Your ability to delegate the appropriate tasks at the right time, to the right people, will keep you from falling into the trap of micromanaging your employees and potentially negatively impacting their engagement and productivity. Granted, delegating comes easier to some than others. So, whatever your comfort and experience level is, delegation training can come in handy as it provides you with actionable tools and the confidence you need to make it happen.
Mindfulness and self-awareness
As a people leader, a significant amount of your week is spent focused on your employees, bosses, colleagues, and customers, that it can be hard to find the time or even justify the time spent looking inwards. Yet doing so will only positively contribute to your success, not just in the next year, but throughout your career in leadership, as practicing mindfulness in the workplace increases your self-awareness, focus, emotional intelligence, and much more. For some, this sounds good in theory but can be difficult to put into practice. Fortunately, mindfulness training that is specifically designed for leaders will help demystify the process.
Coaching and feedback
What do the best coaches in sports and business do? They collaborate with their players to create strategies. They are the first to help a player tackle a problem. They remain calm in a storm and cheer the loudest when their player wins. As a people leader, you want to do all of this for your employees by providing coaching and feedback in a timely, relevant, and actionable manner. This will not only help you be a better leader but contribute to your employee’s engagement with their job and overall satisfaction.
Collaboration and teamwork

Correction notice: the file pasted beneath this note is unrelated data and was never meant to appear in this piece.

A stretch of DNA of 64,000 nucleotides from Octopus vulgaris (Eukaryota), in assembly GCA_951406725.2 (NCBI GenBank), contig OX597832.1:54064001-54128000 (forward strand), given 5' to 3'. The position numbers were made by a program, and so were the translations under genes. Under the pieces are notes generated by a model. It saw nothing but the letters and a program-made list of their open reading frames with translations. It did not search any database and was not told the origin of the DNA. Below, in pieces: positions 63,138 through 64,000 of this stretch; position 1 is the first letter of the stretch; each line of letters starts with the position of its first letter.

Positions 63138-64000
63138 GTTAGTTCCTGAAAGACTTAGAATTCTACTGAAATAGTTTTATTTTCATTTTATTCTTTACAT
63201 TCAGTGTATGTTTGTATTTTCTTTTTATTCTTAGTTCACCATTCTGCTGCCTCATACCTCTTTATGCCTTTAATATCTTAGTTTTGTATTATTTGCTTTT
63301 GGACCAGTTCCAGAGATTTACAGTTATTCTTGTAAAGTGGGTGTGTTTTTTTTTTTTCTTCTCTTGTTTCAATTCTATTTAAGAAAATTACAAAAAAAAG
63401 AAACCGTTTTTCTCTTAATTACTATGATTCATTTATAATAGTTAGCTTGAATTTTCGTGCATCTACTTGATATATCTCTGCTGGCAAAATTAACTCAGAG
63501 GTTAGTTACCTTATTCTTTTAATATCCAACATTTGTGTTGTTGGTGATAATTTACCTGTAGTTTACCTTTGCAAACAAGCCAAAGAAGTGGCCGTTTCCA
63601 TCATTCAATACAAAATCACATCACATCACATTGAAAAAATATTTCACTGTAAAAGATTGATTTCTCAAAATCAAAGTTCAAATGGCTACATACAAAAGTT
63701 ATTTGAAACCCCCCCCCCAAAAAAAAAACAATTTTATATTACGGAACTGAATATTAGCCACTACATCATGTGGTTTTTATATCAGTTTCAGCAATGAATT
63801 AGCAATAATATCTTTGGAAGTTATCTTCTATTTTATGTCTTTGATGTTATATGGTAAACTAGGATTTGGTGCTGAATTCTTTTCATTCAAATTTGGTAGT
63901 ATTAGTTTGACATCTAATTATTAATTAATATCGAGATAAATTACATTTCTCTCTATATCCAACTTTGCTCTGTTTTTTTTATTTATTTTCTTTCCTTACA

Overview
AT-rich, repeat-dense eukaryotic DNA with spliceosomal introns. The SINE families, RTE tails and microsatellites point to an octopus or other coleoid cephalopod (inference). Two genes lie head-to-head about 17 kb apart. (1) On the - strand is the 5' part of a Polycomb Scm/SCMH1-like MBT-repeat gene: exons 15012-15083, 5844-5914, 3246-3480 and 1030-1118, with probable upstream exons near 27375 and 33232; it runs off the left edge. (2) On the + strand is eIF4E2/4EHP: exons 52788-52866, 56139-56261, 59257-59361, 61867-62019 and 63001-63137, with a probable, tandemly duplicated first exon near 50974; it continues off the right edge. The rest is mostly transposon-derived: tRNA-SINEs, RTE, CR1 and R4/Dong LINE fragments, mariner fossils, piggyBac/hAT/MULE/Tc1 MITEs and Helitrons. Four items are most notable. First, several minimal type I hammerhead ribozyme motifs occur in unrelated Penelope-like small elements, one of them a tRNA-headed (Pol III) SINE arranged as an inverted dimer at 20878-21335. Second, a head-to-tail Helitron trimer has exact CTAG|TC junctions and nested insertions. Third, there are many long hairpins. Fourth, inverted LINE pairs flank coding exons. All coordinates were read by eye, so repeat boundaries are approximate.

There are times when collaboration among employees just happens. Then there are others where collaboration and teamwork simply won’t happen without a little intervention on your part. As a people leader, you should be prepared to encourage both intact and cross-functional teams to collaborate using tactics such as defining a common goal, encouraging resource sharing, setting roles and responsibilities, or opening up lines of communication.
Interpersonal conflicts are going to occur whether you work side-by-side in an office or hundreds of kilometers away over Zoom. Unfortunately, the absence of face to face communication, coupled with heightened feelings of stress and burnout, can create a “perfect storm” where employees, leaders, and peers misinterpret, or altogether miss, verbal and non-verbal communication cues. As many teams continue to work remotely, training that hones your conflict management skills will ensure you have the necessary tools to handle conflicts in the workplace quickly and thoroughly.
Conclusion: Invest in Leadership Training Topics That Support Your Goals
What good will it do to invest time, money, and energy into leadership training that doesn’t cover a topic you really need? Whatever training you decide to make the investment in, be sure it suits your unique needs and meets your defined goals. Ultimately, it should make you a better, more well-rounded leader who feels prepared to take on the unknown challenges that may come your way.